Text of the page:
Legal obligations of Guarantor for home loans and other debts

There may be occasions when any of your close friends or relatives ask you to be a Guarantor for taking any loan-be it for housing or personal or vehicle loan. Becoming a guarantor means that you are giving guarantee that if the borrower fails to pay, you stand to pay the outstanding dues.

Becoming a guarantor or co-borrower is huge responsibility. Before agreeing, carefully consider if you are willing to be a guarantor, and if you can cover the loan yourself if necessary.

What is a Guarantee?

A guarantee is a legal contract that binds you to pay the debt of the borrower if the borrower fails to do so. The financial institution can sue you when the borrower does not pay back his/her debt.

Why Guarantee is required?

Financial institutions may require guarantees to enhance the credit standing of prospective borrowers, thus enabling them to obtain financing.

Who can be a Guarantor?

Anyone can be a guarantor as long as the person can meet the legal requirements to be a guarantor. Nevertheless, the final decision whether or not to accept you as a guarantor lies with the financial institution

The Guarantor’s Responsibility

Too many people believe that the friend or relative that you guarantee will never do anything to make the lender enforce the guarantee against you. The reality is that your friend or relative may suddenly find they cannot meet the repayments of the loan because of some situation (such as illness or unemployment etc.) and the onus will be on you to pay up. The bank or the financial institutions can sue you if required in case of default of the borrower.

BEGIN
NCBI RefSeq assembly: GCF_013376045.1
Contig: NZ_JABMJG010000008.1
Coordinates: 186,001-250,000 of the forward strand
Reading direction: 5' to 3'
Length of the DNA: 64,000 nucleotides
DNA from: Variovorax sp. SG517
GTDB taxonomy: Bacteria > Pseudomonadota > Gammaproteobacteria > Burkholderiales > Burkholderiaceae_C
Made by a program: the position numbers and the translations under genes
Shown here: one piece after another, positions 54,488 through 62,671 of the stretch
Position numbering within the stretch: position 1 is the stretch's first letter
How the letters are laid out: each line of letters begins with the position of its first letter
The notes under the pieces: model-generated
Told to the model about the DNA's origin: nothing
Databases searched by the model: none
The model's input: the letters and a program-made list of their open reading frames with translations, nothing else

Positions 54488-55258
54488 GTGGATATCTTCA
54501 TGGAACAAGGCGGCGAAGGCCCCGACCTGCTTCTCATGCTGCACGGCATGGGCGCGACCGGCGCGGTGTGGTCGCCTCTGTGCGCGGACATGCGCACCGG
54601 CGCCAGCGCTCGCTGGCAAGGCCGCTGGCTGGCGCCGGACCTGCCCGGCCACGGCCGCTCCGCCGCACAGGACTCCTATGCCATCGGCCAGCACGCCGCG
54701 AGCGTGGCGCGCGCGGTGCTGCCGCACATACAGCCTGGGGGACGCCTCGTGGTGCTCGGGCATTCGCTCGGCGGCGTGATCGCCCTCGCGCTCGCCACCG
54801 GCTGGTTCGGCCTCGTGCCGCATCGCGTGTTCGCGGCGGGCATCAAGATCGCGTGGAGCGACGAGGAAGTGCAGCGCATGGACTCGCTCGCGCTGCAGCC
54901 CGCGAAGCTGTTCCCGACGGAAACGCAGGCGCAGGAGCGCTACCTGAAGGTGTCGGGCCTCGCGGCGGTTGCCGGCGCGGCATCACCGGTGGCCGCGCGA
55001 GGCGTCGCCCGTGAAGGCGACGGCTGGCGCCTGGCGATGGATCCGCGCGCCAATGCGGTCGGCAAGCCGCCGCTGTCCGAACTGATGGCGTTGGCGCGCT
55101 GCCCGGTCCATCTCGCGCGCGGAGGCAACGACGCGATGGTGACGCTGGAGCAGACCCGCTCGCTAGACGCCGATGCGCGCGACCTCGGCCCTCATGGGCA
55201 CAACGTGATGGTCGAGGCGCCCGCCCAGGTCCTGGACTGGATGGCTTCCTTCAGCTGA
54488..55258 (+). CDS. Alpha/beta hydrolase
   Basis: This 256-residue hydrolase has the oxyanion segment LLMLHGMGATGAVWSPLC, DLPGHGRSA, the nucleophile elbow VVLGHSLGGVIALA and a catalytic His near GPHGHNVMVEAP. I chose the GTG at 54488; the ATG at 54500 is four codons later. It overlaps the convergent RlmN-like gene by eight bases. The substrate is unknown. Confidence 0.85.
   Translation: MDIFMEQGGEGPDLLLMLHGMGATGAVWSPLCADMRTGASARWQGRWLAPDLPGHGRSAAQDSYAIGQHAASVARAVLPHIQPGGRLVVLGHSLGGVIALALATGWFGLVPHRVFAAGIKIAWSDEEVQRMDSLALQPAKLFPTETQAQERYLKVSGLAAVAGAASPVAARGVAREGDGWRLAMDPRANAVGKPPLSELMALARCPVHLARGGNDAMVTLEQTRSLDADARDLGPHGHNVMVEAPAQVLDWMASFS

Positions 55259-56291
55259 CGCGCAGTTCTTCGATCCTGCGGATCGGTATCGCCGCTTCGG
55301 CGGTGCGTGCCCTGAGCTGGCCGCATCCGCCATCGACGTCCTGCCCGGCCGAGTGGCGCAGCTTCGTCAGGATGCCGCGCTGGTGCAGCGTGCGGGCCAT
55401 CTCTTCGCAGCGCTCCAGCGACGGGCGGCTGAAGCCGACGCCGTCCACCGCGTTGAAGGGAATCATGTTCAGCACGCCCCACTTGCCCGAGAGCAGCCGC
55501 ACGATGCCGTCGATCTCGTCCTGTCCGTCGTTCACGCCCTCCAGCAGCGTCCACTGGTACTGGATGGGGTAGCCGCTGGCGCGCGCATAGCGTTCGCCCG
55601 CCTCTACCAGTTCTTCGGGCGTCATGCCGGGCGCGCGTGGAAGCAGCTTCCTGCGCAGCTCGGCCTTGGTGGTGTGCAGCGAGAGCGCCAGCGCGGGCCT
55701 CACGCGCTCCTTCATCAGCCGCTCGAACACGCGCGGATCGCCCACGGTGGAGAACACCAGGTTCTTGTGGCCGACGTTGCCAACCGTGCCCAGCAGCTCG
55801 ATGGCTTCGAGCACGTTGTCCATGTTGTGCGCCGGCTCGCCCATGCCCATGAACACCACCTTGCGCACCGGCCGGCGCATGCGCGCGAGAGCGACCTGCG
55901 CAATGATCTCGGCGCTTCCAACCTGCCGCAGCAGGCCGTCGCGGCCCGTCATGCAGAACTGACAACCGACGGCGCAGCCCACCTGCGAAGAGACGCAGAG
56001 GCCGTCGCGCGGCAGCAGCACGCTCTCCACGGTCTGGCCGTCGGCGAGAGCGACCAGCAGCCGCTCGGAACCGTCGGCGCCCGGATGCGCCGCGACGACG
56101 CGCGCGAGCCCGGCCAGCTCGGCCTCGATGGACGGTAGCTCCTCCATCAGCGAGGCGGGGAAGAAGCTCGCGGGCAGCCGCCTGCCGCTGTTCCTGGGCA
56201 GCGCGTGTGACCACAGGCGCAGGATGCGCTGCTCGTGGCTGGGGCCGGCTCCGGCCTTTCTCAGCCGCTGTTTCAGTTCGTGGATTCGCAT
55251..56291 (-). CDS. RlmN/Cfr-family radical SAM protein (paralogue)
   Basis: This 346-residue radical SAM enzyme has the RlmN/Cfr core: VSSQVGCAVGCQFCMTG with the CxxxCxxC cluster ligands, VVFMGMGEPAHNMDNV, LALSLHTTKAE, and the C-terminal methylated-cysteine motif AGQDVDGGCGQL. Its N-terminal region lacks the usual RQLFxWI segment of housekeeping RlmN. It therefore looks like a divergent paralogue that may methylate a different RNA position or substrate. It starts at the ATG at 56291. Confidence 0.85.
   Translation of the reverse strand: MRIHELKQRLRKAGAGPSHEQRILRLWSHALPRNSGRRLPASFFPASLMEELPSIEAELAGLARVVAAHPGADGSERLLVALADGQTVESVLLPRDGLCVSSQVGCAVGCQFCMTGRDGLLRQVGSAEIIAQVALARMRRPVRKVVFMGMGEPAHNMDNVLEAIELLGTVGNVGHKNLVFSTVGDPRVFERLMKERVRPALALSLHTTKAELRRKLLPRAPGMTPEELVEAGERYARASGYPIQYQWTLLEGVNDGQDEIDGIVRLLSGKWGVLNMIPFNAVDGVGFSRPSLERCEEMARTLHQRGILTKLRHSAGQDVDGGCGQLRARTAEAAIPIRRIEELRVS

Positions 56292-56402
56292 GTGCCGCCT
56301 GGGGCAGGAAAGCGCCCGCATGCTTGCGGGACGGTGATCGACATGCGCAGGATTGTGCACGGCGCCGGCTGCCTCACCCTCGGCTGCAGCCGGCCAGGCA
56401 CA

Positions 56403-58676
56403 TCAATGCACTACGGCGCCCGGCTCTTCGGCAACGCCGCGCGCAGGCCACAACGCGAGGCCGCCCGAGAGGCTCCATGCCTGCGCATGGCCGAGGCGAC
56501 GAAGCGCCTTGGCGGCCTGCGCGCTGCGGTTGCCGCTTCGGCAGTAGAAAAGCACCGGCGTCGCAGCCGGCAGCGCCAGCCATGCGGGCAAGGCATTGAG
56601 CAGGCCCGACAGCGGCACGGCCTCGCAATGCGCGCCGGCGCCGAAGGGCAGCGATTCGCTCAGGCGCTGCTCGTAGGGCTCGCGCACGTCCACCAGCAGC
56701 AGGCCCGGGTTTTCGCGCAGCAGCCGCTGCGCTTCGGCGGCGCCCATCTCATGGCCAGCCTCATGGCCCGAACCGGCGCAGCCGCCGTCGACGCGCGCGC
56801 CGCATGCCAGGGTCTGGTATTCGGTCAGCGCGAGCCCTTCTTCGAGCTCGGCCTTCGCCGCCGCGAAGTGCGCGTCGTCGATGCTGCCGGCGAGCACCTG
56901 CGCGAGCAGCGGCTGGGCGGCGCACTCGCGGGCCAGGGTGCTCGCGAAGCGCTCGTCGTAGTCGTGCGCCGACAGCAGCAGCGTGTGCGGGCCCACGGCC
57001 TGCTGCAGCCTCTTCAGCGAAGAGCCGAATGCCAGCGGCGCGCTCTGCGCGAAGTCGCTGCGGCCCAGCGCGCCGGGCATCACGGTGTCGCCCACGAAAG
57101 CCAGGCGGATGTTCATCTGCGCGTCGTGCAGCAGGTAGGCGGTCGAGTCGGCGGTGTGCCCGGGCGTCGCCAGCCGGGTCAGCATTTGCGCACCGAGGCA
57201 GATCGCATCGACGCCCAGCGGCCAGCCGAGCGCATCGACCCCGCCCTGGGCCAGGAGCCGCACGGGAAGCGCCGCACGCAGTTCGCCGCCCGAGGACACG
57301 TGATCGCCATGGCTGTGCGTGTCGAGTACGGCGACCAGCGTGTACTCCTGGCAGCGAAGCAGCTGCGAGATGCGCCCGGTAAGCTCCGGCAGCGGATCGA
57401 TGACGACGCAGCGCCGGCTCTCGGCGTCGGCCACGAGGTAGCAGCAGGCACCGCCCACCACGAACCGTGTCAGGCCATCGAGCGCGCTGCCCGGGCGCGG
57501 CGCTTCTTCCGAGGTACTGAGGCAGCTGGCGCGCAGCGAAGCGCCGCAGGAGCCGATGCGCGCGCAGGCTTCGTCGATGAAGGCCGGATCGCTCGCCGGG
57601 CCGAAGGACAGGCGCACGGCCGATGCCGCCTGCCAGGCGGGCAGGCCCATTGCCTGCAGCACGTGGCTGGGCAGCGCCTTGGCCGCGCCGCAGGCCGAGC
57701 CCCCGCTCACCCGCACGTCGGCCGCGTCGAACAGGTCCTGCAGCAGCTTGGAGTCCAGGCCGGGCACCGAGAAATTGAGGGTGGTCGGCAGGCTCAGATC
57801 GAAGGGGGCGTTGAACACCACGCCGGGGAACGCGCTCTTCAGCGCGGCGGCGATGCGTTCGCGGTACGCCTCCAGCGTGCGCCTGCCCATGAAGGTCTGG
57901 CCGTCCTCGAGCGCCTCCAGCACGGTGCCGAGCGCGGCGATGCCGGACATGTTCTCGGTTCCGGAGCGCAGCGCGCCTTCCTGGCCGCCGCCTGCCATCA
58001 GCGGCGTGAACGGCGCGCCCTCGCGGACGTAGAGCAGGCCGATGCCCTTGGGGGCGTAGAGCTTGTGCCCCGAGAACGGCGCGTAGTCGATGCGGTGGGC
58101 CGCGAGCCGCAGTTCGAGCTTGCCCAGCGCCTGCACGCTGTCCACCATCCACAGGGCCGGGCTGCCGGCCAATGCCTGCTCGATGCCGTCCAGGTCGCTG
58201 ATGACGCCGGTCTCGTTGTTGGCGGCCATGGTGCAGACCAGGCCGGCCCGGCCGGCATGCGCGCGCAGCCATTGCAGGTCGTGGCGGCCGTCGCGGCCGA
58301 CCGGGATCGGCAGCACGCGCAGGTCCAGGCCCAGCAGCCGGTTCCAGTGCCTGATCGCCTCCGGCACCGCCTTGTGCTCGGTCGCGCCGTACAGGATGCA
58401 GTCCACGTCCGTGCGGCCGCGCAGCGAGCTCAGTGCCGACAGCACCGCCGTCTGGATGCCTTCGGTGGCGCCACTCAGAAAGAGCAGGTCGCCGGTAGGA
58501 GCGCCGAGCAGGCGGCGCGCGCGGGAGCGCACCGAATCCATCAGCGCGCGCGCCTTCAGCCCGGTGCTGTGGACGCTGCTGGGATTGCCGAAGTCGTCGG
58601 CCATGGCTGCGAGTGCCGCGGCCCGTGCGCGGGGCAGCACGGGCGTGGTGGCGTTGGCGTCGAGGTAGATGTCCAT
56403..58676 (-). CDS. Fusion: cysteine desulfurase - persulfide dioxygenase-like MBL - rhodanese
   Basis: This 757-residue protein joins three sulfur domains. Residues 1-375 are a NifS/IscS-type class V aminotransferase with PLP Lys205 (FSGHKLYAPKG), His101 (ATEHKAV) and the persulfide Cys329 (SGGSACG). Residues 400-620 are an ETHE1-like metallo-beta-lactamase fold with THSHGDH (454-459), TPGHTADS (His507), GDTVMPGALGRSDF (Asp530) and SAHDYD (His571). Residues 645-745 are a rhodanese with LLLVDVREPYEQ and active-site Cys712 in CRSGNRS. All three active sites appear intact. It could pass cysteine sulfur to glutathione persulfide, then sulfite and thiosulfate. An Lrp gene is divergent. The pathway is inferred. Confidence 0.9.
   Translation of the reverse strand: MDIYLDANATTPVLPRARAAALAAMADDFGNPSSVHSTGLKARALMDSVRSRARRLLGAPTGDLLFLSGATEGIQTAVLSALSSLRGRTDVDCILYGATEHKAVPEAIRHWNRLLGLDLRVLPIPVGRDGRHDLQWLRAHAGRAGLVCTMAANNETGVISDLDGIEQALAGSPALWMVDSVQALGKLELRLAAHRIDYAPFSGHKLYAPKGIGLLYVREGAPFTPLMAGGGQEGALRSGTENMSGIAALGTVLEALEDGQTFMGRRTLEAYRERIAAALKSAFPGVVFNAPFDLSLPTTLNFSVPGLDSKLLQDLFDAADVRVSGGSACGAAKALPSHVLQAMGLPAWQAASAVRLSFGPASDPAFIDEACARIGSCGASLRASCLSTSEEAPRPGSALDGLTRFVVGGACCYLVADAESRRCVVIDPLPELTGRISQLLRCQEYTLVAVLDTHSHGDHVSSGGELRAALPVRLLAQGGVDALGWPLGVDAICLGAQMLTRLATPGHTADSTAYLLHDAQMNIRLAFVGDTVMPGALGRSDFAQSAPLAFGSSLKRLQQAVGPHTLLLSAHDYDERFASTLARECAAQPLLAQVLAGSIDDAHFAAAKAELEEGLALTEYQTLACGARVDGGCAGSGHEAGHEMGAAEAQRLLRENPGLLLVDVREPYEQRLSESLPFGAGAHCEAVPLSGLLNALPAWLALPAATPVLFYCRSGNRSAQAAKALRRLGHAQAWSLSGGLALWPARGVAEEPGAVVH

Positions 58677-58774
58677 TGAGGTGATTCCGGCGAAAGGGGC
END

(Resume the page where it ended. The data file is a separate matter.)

Be very clear on your obligations as a guarantor before you sign on the dotted line.

Precautions for becoming Guarantor

ALWAYS ensure that:
  • The maximum amount to be guaranteed is clearly stipulated and whether it is inclusive of accrued interest
  • You are aware of your liabilities in the event that variations are made to the terms and conditions of the loan 
  • In a joint or joint and several guarantee, all the guarantors sign the guarantee
  • The name of the borrower is clearly stated on the guarantee document
  • You seek clarification or explanation on any of the terms of the guarantee, if in doubt. If necessary, seek legal advice before signing.


In considering whether to act as a guarantor for a person or party, general view is that you should never guarantee payment for more than you can afford and should never put your home or assets at risk.